Understanding Water Pressure And Requirements For Tap Installation

Fitting new taps or maybe a shower system involves factoring in water pressure. This very important when choosing your taps as with incorrect choices can lead to poor results once fitted. For example if you install a tap which requires higher pressure than normal in a system which outputs water at a lower pressure than normal, then you will either not receive the water altogether from the tap or it will simply trickle pathetically out of the spout. More often than not this is solely based on the hot water pressure as typically the cold water pressure will be at the pressure of the mains so shouldn’t be too much to worry about.

Prior to purchasing or fitting a tap you should be knowledgeable about the units water pressure is measured in. The common units are bar, PSI and head (metres). These roughly calculate so that 1 bar is equal to 10 metres head which in turn is equal to 14.5 psi.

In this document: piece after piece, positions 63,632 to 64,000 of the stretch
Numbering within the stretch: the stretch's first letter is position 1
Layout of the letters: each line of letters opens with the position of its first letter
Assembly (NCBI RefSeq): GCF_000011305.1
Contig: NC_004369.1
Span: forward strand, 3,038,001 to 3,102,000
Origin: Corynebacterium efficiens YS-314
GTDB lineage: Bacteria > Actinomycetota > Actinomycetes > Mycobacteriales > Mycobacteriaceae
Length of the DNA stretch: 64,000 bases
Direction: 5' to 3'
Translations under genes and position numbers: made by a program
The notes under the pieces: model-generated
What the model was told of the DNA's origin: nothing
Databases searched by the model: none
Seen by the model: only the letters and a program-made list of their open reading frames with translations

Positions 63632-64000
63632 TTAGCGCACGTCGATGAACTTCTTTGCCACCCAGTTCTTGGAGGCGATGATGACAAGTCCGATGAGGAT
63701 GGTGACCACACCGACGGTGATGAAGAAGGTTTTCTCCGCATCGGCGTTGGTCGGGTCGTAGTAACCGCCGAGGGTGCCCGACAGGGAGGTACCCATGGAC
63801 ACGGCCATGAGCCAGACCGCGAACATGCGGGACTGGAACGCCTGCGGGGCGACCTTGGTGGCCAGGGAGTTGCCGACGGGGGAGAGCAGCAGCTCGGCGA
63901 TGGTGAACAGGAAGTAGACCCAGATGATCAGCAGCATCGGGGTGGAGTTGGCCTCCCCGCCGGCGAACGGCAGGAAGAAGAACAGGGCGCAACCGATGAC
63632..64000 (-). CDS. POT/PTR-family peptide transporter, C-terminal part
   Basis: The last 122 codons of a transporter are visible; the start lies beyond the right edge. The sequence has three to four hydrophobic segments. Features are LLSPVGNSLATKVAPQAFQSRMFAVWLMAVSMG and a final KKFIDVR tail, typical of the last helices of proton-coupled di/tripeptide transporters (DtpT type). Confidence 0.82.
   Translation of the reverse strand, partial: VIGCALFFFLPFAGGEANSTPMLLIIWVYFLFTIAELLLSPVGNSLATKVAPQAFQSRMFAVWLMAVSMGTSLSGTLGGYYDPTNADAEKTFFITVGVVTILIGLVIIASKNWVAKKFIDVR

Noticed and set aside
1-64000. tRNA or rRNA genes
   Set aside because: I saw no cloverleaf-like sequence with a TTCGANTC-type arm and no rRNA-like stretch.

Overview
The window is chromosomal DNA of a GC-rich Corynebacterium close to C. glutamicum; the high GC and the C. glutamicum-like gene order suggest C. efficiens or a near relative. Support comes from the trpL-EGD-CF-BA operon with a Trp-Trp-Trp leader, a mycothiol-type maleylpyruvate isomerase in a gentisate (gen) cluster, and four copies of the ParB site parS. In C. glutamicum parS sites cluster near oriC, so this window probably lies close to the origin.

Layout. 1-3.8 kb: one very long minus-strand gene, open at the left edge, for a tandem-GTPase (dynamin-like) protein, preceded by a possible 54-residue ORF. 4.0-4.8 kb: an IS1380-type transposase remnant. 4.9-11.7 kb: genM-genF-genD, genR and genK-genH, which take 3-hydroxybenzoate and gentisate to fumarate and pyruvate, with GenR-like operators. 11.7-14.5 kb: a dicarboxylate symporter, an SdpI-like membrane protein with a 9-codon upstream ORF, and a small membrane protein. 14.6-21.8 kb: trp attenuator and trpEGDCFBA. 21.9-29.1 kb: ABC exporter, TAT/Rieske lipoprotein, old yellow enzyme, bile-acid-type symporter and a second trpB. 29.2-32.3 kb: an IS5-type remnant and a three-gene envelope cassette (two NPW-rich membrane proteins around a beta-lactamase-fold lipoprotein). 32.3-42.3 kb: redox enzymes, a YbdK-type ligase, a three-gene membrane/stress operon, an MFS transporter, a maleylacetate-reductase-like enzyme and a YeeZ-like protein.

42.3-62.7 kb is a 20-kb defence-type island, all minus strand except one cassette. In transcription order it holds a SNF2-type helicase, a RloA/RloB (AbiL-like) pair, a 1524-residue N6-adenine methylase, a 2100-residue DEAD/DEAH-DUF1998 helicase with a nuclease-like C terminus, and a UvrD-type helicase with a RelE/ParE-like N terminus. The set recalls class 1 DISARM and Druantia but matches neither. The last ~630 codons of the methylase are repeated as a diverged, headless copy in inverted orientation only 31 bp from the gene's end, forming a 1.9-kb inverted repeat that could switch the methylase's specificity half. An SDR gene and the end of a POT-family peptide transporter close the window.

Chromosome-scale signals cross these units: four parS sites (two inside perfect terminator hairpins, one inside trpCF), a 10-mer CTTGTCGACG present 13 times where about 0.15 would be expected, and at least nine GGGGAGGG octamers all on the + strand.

Often water pressure is dependent on the gravity fed system within a house. The available water pressure in a gravity fed system directly correlates to the height of the cold water storage tank.

The calculation needing to be used to work out the pressure in bar is quite simple. Measure the distance from the bottom of the cold water storage tank to the outlet location. Then take this distance and multiply it by 0.1. This will give you your bar pressure, for example, 1 metre of height equals 0.1 bar, 2 metres would be 0.2 bar and so on.

With this in mind it is no wonder many older houses find it difficult to obtain higher water pressure without the use of a pump or similar. Imagine trying to obtain a 1.0 bar pressure in a gravity-fed system, the tank would have to be a staggering 10 metres above the outlet, just not possible in most houses. If you need to boost the water pressure in your home it may be worth checking out our range of house pumps.